Our group has used F2 laser ablation to fabricate electrophoresis microchips from CYTOP, which can be used for analyzing separated DNAs with different base pairs using 254 or 312 nm wavelength irradiation . In addition, we have modified the CYTOP surface by F2 laser irradiation, making it hydrophobic so that culture adherent cells can be selectively adhered to the CYTOP microchips. As a result of CYTOP and water having similar refractive indices, the fabricated microchips could be used to obtain clear 3D microscopic images of HeLa cells in a culture medium . Our next step will be to modify these microchips to enable them to analyze UV-induced biological phenomena. For this purpose, in this paper, we demonstrate fabrication of UV waveguides in CYTOP by femtosecond laser direct writing for the first time and we investigate the modification mechanism and optical properties of the written waveguides.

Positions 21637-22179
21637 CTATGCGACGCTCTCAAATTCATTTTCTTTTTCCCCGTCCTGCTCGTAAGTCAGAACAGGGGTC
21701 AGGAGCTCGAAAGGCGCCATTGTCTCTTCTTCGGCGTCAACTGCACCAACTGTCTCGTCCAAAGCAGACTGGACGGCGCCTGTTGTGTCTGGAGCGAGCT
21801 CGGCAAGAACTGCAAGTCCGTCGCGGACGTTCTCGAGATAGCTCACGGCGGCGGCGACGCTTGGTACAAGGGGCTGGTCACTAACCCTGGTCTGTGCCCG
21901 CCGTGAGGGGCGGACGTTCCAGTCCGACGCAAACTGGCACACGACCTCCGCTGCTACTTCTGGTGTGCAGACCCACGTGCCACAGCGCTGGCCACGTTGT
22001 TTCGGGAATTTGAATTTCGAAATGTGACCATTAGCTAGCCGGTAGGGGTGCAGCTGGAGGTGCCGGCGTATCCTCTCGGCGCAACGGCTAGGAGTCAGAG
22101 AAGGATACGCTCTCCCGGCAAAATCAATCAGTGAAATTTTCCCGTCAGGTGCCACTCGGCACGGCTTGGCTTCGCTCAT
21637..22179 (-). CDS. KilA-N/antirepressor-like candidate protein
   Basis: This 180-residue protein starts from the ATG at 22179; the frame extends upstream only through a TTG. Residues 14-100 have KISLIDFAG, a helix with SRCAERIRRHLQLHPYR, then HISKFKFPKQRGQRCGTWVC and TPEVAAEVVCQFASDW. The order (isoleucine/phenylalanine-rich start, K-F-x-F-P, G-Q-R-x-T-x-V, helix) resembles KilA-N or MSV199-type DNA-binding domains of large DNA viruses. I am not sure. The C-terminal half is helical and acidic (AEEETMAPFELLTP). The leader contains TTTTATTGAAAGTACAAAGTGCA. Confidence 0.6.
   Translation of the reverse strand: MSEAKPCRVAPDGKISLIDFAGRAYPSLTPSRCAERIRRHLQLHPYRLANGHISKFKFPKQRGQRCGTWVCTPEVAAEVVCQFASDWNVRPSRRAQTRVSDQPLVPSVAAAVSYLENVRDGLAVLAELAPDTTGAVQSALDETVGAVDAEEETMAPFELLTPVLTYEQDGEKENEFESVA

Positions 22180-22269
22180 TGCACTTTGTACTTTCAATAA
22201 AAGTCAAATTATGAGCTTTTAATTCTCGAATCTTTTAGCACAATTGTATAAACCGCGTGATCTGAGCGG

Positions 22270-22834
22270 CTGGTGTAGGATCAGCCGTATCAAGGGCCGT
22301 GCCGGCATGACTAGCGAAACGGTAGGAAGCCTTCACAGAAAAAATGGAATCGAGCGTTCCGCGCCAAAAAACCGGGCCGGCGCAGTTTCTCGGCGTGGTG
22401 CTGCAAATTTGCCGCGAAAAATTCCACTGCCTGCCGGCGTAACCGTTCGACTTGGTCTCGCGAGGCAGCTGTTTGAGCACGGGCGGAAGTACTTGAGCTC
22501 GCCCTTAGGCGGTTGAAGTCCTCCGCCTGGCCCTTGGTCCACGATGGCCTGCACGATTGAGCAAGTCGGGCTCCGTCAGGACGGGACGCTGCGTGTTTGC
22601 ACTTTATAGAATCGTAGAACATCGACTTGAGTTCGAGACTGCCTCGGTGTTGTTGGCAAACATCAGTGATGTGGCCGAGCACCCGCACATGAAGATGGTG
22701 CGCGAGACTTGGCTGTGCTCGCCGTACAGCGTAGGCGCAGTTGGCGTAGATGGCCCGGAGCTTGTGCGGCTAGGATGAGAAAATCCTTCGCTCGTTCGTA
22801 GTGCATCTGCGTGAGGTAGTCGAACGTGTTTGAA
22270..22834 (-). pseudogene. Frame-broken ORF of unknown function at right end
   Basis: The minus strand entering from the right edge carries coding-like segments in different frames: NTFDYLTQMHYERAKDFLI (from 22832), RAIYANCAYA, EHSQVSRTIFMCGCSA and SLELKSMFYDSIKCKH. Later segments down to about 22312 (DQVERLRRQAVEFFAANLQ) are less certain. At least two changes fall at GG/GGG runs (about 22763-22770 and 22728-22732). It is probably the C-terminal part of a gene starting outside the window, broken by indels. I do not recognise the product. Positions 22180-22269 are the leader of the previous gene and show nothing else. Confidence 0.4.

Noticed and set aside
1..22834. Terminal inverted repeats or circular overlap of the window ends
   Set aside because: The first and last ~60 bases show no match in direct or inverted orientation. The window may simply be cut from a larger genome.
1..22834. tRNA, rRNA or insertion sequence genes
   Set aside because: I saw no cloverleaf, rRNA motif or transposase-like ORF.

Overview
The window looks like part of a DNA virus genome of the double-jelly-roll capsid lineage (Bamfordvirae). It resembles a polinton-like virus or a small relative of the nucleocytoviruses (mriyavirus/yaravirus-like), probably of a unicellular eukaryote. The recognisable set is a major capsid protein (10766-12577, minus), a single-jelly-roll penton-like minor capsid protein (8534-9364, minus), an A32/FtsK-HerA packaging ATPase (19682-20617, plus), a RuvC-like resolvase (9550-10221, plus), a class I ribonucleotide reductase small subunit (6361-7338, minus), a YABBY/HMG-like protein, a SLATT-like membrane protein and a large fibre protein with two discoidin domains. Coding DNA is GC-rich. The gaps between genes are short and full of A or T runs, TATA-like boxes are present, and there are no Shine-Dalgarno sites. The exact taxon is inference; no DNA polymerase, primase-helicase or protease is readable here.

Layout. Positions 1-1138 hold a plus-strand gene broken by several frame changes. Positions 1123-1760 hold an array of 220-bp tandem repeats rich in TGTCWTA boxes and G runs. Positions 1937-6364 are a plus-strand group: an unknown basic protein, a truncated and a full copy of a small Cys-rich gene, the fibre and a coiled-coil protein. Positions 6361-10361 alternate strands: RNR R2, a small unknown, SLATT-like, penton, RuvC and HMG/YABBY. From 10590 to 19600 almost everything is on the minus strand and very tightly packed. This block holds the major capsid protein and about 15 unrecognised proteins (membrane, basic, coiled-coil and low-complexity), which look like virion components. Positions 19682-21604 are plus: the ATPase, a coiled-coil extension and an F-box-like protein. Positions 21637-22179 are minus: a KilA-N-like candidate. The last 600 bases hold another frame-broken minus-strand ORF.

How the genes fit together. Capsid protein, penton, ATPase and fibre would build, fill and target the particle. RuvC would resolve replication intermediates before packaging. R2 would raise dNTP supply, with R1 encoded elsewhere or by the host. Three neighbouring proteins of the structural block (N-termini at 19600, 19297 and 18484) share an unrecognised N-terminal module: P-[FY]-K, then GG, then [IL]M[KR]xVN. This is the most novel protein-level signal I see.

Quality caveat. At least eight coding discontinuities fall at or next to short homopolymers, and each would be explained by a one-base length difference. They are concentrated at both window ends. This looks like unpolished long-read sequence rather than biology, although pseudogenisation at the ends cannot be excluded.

To fabricate the optical waveguides in this study, the refractive index of CYTOP was modified using a commercial femtosecond laser system: a 800-mW regenerative amplified laser with an emission wavelength of 775 nm, a pulse duration of 150 fs, and a repetition rate of 1 kHz. The detailed configuration has been described elsewhere . The pulse energy was adjusted using a polarizer and a neutral density filter. The 6-mm beam width of the output laser was reduced to 3 mm by passing it through an aperture to improve the beam quality. The beam was focused using a × 20 microscope objective with a numerical aperture (NA) of 0.46. A 0.5-mm-wide slit was placed before the objective lens to improve the cross-sectional shape of the optical waveguide . Optical waveguides were fabricated by translating the CYTOP samples perpendicular to the laser beam axis using a computer-controlled xyz-stage with a resolution of 1 µm. The laser scanning speed was varied in the range from 0.1 to 3.0 mm/s and the laser energy was varied between 3 and 11 µJ/pulse before the slit. After the slit, this laser energy range decreased to 0.65 to 2.5 µJ/pulse because only 22% of the light passed through the slit. The whole fabrication process was recorded using a CCD camera and displayed on a PC monitor. To make 500-µm-thick CYTOP films, commercial CYTOP solution was placed in a programmable furnace and the temperature of the furnace was increased to 230 °C in 30 hrs. The film was then cut and mechanochemically polished along the cut edges to achieve an optical finish. The mode profile, the induced refractive index change, and the propagation loss were measured to optically characterize the waveguides. The mechanism for the refractive index increase was investigated by X-ray photoelectron spectroscopy (XPS) measurements.